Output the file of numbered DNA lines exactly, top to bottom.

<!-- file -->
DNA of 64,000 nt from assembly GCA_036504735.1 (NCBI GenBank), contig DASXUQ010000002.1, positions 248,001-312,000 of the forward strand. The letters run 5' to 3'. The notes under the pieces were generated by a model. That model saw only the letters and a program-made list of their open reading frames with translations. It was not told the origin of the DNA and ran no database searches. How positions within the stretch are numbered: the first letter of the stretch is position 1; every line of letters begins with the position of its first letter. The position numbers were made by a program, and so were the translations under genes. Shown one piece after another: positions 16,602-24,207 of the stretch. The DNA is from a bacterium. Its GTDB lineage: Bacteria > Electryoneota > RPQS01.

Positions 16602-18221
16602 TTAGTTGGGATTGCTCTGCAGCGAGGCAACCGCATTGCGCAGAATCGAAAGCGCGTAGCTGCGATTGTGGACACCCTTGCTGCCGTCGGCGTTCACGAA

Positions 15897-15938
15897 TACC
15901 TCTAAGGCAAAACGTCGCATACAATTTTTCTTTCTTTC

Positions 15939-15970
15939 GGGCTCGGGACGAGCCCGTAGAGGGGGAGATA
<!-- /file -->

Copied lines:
DNA of 64,000 nt from assembly GCA_036504735.1 (NCBI GenBank), contig DASXUQ010000002.1, positions 248,001-312,000 of the forward strand. The letters run 5' to 3'. The notes under the pieces were generated by a model. That model saw only the letters and a program-made list of their open reading frames with translations. It was not told the origin of the DNA and ran no database searches. How positions within the stretch are numbered: the first letter of the stretch is position 1; every line of letters begins with the position of its first letter. The position numbers were made by a program, and so were the translations under genes. Shown one piece after another: positions 16,602-24,207 of the stretch. The DNA is from a bacterium. Its GTDB lineage: Bacteria > Electryoneota > RPQS01.

Positions 16602-18221
16602 TTAGTTGGGATTGCTCTGCAGCGAGGCAACCGCATTGCGCAGAATCGAAAGCGCGTAGCTGCGATTGTGGACACCCTTGCTGCCGTCGGCGTTCACGAA

Positions 15897-15938
15897 TACC
15901 TCTAAGGCAAAACGTCGCATACAATTTTTCTTTCTTTC

Positions 15939-15970
15939 GGGCTCGGGACGAGCCCGTAGAGGGGGAGATA